Friday, September 21, 2012

Career Fair Prep: Your Pitch & Your Dress



Our last post discussed the importance of your resume and its presentation to employers; however, other important aspects of meeting with employers are your verbal communication and your attire. As shared by NBC News, Tom Fenwick describes his experience in meeting employers after serving in Iraq as a Marine: “You can submit online resumes or job profiles until your fingers bleed. You can dial the phone until your voice goes hoarse. Neither method will be as effective as meeting people in person, letting them see who you are” (to read more about Tom’s story, follow this link). The technology of our generation tends to dissuade personal interactions with people, which is why it is important to take advantage of the opportunities that career fairs provide for you to meet with employers face-to-face.

Oftentimes, your appearance and ability to communicate your passions and interests effectively are the first impression that employers will receive when they meet you.  This impression can determine whether or not they further examine your experience and skills on your resume. You want to make the most of this opportunity to capture their attention and to distinguish yourself from the other applicants. Below, we provide some steps for creating persuasive points:

Developing Your Pitch:

  • Research the company and position that interests you.
  • Brainstorm about ways that your abilities, skills, and experiences can benefit the company or organization.
  • Write down three to four points that you can effectively share in three to five minutes. Explain how your passions and interests relate to the company.
  • Practice. Practice. Practice.
  • Tell a friend. He or she may realize that you are leaving out important information.

Hopefully, you were able to attend our Dress Your Best event that took place this week, but if you could not come, we have other resources that can help you to prepare for the Career Fair next week. The Career Center outlines specific guidelines for men and women in regard to business casual and business professional dress styles. You can review the extensive list of details for men and women on our website, but we have also highlighted the high points below:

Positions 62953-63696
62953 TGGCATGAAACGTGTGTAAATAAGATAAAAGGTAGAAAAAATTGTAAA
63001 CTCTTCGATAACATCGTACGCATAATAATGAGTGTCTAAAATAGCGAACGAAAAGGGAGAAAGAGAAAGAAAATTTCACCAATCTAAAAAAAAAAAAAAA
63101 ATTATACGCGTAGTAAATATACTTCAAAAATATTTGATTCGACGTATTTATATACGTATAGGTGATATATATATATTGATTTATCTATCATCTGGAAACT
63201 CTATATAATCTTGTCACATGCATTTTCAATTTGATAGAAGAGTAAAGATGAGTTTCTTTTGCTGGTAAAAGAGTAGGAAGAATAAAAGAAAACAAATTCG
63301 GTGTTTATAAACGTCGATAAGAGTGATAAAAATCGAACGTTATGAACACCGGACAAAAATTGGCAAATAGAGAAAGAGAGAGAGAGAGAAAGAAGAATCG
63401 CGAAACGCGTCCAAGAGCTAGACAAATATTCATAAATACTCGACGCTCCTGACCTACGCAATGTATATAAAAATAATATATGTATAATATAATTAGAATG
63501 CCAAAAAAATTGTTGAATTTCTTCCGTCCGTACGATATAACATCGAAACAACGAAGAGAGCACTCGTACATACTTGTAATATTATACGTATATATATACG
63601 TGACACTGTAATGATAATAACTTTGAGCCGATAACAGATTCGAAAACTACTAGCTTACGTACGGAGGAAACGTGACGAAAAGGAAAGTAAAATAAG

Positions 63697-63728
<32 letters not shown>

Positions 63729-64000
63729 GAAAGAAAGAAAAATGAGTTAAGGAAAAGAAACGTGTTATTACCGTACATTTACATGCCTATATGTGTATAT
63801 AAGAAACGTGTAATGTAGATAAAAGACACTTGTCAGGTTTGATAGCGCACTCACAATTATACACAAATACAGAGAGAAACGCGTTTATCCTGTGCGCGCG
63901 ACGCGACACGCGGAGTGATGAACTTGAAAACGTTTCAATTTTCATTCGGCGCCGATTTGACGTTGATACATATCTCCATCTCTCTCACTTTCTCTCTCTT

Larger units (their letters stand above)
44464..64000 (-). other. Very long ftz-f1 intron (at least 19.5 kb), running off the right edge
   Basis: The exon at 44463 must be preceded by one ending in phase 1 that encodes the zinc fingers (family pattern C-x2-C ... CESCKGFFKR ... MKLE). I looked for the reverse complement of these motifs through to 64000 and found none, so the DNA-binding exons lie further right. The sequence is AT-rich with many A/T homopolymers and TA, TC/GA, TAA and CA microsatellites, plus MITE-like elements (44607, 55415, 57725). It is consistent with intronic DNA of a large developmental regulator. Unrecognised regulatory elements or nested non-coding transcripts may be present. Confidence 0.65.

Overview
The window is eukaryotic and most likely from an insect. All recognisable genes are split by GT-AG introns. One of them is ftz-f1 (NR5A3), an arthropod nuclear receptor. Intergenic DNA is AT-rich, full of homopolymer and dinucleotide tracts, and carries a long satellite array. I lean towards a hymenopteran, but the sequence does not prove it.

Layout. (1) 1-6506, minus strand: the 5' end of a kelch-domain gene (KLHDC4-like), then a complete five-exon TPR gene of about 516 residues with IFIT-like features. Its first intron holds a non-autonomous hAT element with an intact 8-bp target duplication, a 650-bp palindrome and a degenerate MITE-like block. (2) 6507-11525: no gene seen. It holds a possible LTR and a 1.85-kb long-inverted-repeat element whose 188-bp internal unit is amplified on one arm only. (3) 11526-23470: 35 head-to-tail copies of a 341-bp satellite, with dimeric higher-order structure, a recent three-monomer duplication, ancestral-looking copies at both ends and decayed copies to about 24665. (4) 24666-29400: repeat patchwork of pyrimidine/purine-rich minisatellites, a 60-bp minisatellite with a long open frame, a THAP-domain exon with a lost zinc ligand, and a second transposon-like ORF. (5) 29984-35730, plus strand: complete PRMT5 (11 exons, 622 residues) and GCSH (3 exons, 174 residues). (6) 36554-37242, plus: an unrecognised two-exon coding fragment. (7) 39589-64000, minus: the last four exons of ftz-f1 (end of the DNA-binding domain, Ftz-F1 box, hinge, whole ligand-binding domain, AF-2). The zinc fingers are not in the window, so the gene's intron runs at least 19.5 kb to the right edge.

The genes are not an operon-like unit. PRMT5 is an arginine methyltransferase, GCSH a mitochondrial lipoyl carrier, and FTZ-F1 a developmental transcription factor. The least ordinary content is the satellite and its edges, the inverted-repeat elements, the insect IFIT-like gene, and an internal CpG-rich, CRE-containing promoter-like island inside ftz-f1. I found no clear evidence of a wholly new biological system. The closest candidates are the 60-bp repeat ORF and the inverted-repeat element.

Dress Essentials:

  • Wear a dark suit (black, brown, navy, or dark gray) to your interview, unless the employer specifies that you may wear business casual.  Women may wear a pant or skirt suit.
  • Make sure that your shoes match your suit. Generally, navy and black will look better with darker suits and brown will look better with lighter suits. Do not wear open toed shoes.
  • Be careful with the accessories that you wear in addition to your suit. You want to keep your jewelry very simple and lean towards a more conservative style.
  • Portfolios can increase the professionalism of your appearance; plus, they are useful for carrying your resumes, questions for the employer, and a writing utensil and paper for taking notes.

We have also included some pictures that will help you to visualize appropriate attire.

Business Professional:





Business Casual:
 




You can view more visual examples at our Pinterest site.

Please let us know if you have any questions. We are also available this week to help you improve your resume before you give it to employers! We look forward to seeing you at the Career Fair on Tuesday, September 25th and Wednesday, September 26th from 12:00-4:00 p.m in the Humphrey Coliseum.


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